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Facebook Reactions Study Shows Underwhelming Adoption: Most Users Stick To 'Likes'

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Facebook has offered users additional reaction buttons next to the classic "Like," but the new feature failed to engage the communities as much as anticipated.

Reaction emoticons are underused, according to a study from Quintly that filtered 130,000 posts. The report shows that users rarely take the time to nuance their opinion about a post and prefer to simply Like it and scroll on.

In February, five new reactions were added to allow people to display a palette of responses. Marketers would benefit most from analyzing the different feedback that certain posts receive, helping them to better gauge their target audience.

For example, a post that gets an overwhelming score of Like and Love reactions is perceived positively, while one that harnesses many Angry reactions is a negative one. Facebook Reactions analysis enables marketers to easily compute the numbers to know which kind of post fares better.

According to the study, about 97 percent of interactions consist of likes, comments and shares. This simply shows how little the other reactions are used.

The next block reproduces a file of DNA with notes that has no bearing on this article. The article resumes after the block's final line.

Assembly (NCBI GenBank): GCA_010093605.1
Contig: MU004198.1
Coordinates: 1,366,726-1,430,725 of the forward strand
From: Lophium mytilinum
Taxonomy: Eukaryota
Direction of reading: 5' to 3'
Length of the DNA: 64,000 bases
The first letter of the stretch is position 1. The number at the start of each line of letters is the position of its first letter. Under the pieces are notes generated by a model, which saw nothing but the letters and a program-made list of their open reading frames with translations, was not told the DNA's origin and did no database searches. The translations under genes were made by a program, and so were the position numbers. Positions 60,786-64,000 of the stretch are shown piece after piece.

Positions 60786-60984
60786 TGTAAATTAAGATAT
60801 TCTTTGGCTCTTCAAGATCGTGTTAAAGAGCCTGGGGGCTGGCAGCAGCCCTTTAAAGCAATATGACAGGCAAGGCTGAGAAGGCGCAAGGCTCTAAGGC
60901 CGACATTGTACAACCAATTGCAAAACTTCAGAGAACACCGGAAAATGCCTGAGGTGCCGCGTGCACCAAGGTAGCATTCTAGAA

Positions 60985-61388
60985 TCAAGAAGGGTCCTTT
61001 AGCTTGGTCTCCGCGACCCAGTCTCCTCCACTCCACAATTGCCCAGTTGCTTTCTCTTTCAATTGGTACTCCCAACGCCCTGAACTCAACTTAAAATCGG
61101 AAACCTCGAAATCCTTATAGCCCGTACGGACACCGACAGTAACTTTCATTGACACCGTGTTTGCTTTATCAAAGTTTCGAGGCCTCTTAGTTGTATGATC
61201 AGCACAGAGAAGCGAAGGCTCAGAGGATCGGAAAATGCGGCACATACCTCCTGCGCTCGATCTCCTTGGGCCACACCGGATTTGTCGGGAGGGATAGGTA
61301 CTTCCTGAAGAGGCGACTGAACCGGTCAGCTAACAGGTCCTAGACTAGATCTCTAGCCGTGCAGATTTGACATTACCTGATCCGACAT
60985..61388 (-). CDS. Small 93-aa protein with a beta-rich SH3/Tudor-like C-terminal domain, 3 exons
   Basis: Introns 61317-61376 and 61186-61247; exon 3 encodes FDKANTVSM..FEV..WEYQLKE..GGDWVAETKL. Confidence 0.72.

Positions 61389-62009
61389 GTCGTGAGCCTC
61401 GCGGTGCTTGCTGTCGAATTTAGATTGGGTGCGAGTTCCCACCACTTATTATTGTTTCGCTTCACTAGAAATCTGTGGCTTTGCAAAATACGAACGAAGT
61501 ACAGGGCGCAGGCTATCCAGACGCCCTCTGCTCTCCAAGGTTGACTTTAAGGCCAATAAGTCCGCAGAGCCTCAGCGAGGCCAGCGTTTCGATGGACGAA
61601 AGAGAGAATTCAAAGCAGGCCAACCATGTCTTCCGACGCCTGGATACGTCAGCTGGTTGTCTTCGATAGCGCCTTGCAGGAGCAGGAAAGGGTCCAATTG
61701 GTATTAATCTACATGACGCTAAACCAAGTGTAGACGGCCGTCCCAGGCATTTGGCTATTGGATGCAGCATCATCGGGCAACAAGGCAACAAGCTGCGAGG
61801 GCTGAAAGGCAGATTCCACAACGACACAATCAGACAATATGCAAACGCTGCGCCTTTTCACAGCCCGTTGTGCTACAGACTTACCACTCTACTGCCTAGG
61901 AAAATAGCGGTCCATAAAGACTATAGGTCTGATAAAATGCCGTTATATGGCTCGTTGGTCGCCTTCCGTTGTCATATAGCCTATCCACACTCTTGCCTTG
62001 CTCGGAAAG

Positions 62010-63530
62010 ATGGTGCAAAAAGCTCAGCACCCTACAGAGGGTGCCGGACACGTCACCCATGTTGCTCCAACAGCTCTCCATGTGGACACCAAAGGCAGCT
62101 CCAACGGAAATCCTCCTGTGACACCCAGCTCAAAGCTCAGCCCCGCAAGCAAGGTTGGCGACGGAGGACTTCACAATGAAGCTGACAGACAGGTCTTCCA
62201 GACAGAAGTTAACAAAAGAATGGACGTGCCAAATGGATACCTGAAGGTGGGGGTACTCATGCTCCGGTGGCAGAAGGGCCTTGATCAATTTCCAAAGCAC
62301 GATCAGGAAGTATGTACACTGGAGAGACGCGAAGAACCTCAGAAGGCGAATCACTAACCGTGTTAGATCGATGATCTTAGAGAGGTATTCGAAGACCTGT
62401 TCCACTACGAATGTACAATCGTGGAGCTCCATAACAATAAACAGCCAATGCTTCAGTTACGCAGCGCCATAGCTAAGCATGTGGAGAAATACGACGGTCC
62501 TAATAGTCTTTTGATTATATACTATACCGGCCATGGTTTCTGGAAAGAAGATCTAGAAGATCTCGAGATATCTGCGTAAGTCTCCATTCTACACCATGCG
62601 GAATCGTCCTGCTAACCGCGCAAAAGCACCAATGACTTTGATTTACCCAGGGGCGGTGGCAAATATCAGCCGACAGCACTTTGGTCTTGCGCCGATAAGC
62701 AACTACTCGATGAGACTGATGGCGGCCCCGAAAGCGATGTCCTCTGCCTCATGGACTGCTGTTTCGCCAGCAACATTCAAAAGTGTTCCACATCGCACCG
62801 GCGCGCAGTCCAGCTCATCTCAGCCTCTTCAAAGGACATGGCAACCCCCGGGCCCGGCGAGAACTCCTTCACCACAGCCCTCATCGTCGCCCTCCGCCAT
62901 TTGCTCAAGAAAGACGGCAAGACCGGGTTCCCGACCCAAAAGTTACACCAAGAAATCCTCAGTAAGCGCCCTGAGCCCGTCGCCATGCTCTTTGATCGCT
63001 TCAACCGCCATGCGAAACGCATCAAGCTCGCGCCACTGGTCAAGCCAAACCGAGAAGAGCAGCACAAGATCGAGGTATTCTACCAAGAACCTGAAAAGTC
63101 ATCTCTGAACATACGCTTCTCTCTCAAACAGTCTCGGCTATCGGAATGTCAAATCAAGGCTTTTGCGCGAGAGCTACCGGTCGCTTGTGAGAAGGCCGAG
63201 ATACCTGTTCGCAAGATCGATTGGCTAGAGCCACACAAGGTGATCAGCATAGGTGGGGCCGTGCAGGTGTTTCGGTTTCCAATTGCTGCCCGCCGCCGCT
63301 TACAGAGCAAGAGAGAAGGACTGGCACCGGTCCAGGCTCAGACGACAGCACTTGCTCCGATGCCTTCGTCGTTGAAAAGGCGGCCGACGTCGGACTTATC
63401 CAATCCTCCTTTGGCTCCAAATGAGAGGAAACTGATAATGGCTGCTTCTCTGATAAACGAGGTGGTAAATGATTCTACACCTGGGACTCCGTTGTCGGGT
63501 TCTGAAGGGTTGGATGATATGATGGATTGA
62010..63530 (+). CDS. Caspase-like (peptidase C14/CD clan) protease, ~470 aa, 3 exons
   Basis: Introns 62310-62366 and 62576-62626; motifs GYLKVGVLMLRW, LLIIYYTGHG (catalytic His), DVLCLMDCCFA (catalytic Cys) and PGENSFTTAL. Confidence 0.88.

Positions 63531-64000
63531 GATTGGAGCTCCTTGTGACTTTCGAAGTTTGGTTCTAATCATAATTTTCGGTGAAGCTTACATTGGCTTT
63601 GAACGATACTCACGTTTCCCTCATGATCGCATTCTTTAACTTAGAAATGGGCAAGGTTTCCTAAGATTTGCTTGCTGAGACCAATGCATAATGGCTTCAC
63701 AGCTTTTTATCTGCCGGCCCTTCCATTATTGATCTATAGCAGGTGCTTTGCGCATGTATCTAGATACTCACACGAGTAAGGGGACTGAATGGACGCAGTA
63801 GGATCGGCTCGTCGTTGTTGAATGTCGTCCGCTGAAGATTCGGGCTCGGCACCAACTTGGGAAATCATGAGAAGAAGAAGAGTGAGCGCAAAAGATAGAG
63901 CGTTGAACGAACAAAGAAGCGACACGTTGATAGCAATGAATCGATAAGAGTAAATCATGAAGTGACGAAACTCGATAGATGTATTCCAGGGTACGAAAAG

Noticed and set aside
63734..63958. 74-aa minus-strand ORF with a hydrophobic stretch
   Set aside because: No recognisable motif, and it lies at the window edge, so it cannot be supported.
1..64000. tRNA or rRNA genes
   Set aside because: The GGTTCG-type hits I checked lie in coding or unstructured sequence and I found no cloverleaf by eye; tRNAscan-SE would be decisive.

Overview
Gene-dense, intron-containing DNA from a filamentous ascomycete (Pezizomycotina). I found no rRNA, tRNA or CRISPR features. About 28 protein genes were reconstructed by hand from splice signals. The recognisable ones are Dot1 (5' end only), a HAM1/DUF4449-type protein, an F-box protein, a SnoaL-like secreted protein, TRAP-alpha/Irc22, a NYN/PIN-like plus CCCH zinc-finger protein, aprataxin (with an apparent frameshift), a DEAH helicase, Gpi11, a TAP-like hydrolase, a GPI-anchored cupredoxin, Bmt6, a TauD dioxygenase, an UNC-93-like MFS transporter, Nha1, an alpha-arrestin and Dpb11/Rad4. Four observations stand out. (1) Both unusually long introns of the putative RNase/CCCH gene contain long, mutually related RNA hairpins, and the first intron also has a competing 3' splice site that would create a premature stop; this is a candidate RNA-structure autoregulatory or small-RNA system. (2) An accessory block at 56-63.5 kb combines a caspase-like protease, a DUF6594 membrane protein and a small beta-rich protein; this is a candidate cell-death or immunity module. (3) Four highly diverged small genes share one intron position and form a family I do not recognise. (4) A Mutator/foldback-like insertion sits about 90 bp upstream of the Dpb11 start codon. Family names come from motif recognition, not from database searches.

In order to have a consistently successful storytelling strategy, marketers need to know in high detail how users react to their content. The Love reaction button, for instance, allows marketers to understand that the impact of the post is greater than those who get average likes.

It is not only likeability that social media specialists are looking at. "Reactionable" content becomes increasingly important as such posts engage the public in a high degree.

The study indicates that Videos obtain up to 40 percent more Reactions than image posts. This means that an increased number of video posts will give marketers a better grasp at their communities. If a picture is worth a thousand words, videos are weighing in a few volumes.

Users tend to use the "wow" reaction much more when dealing with videos instead of static pictures or GIFs. The "angry" reaction was used twice as much with video content, when pitted against image content.

One conclusion of the study was that most users had a positive feedback toward reactions.

Before Facebook implemented Reactions, it was difficult for users to quickly express a negative reaction. Via the "angry" or "sad" reactions it is now possible to do so, but the number of users that take advantage of the two possibilities is low.

This comes to show that Facebook users are more likely to interact with content that is entertaining, funny, or positive.

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